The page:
Sunday, October 12, 2014

Ido Bukelman 13 questions

33 year old Israeli guitarist Ido Bukelman has been finding ways to extract tones, challenging as well as delicate, from his chosen instrument since he was twelve. Ido plays in a variety of highly creative musical projects, including solo works (guitar, banjo, percussion), the Ground Birds (banjo-double bass duo), EFT (Electro Free Trio), and the Haunt Trio (free jazz).

The musician has developed a highly idiosyncratic style since releasing his first trio album, City Tail, in 2009. At the time, he tended to reference saxophonist Ornette Coleman's harmolidics and guitarist Jimi Hendrix pyrotechnics. With his trio and other groups he toured Europe in different Jazz festivals.

He has worked closely with many of Israel's top free jazz horn players, including Albert Beger, Harold Rubin and Yoni Kretzmer, and is one of the most active artists on the scene in Israel today.
Outside Israel, Ido  has also played with the Brazilian percussionist Airto Moreira,  percussionists Gunter Sommer Baby and trumpeter Axel Druner from Germany, saxophonist Frode Gjerstad from Norway, and with a Polish hard core free jazz quartet with the saxophonist Mikołaj Trzaska.

Ido Bukelman has played a large number of solo acoustic works since 2010. On his solo albums, as well as in his solo live performances, he opts for the acoustic guitar, adding also banjo bow, bells some percussion - all played simultaneously.

In addition to his acoustic works, Ido is also currently active in the unique, experimental EFT (Electro Free Trio) - a bold attempt to fuse free improvisation and real time electronics, delving into free jazz, rock and noise. 

Photo Eyal Hareuveni

He is one of the founders of avant garde record label OutNow Recordings.

Ido is also an educator. He teaches improvisation, coaches and mentors groups that play free improvised music, at “Muzik” College in Tel Aviv.

Can you describe a sound experience that you believe contributed to you as a musician?

During the work on my second solo acoustic guitar album "The door", I suddenly felt a bit stuck.
I remember myself seating in my room, wishing for some new music, new inspiration, new "something" to come.

At that time I happened to hear for the first time of many, Eugene Chadbourne, Solo Acoustic guitar Vol. 2, 1976.

And then I literally almost flew with the wind that broke into the room from this old recording (this music will never get old). In his playing, Dr. Chad creates sound out of all that is around him. He uses different objects to build his spacey atmosphere - so loose, so wide, so precise. This listening opened me up, taught me to hear music in everything – everything goes if you listen close enough.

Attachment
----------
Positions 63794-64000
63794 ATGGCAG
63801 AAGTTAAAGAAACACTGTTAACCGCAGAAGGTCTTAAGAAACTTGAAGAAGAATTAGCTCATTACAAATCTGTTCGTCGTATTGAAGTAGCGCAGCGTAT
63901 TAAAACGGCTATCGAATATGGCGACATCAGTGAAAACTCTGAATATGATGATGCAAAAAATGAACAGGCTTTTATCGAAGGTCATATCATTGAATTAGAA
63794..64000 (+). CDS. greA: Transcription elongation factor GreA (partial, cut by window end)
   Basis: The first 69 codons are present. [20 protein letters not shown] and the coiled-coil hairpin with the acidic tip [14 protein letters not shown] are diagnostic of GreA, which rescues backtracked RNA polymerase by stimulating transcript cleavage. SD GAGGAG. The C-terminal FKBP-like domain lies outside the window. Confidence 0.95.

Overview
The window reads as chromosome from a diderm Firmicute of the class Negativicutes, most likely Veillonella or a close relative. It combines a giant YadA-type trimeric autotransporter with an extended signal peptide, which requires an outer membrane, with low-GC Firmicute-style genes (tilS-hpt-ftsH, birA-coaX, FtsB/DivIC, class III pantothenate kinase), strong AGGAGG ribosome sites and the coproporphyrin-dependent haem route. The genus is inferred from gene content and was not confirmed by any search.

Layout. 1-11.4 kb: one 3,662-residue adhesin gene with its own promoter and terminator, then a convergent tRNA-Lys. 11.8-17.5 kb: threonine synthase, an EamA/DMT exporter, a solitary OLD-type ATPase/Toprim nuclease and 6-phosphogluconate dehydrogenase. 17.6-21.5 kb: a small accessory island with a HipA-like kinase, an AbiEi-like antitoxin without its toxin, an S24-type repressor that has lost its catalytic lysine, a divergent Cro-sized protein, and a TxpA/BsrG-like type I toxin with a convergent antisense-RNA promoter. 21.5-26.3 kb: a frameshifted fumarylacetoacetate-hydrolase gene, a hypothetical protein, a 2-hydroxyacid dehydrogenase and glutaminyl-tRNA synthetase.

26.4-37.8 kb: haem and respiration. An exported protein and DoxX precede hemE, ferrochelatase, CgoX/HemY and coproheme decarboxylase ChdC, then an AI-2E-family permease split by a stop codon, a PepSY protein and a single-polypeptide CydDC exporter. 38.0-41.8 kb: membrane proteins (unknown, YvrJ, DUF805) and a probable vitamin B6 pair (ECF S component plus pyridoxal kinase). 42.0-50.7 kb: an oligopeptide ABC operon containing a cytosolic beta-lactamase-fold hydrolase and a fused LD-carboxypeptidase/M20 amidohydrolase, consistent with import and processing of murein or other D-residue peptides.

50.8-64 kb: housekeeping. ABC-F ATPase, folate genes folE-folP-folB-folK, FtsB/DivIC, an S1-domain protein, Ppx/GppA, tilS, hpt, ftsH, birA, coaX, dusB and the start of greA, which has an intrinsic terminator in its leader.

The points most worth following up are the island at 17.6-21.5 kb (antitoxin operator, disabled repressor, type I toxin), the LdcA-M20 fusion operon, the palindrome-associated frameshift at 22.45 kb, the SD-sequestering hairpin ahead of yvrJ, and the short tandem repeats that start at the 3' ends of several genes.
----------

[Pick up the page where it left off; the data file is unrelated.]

I immediately got up to set up my prepped guitar:I hung a rope with bells on it on my music stand. I took an old banjo (that was waiting to be revealed) and placed him on a chair. I did not cut the top of the acoustic guitar strings as usual so that they can hit the banjo (some in control, some totally random) making a new world of sounds. I suddenly got a secret ensemble inside my room, driven by my guitar.

I played with this new set up for almost 24 hours straight, took some sleep and then I went to the studio to play the last session of 'The Door'.

What can you tell about your first guitar?

My grandfather, Pinchas Bukelman, was a unique person. He was a leading educator in Israel. When he retired he became a heavy collector of junk. He used to collect things that he found in the streets, and any other place. In his big yard you could find every thing: planks, bottles, broken machines - you name it. He use to fix and build all kinds of things out of them.

Some day he found a broken classical guitar and fixed it. He was very happy with it and taught himself how to play, but when I had told him I wanted to learn guitar he gave it to me. This guitar still plays.

What do you recall about your guitar learning process?

When I was a Jazz student, I hated solo transcriptions. It was too depressing for me, to imitate someone else's personality. It even felt immoral.
Solo transcriptions is a two-edged sword: you can learn a lot and earn from someone else's experience, but on the other hand it interferes with your natural creativity.

What was your first experince in improvisation ?

When I was 13 years old I gave one of my first concerts. I can't remember the piece, but I do remember practicing a lot on it. I was become pretty good at it, except for one particular bar.

I was very excited to play this concert. When I got to this bar I wanted to keep the high spirit, and not spoil the whole thing, so I simply improvised this one bar. it felt great.

with three special releases for this blog!

What gear do you use?

nothing fancy: nice acoustic martin, elecrtric Fender jazz master guitar, elecrteic ‘J&l - Inader’ (I use couple of simple pedals like over drive,fuzz and volum pedal). Framus’s Banjo-guitar, Eko’s 4.5 strings banjo, bells and gongs.

Which recording of your own are you most proud of?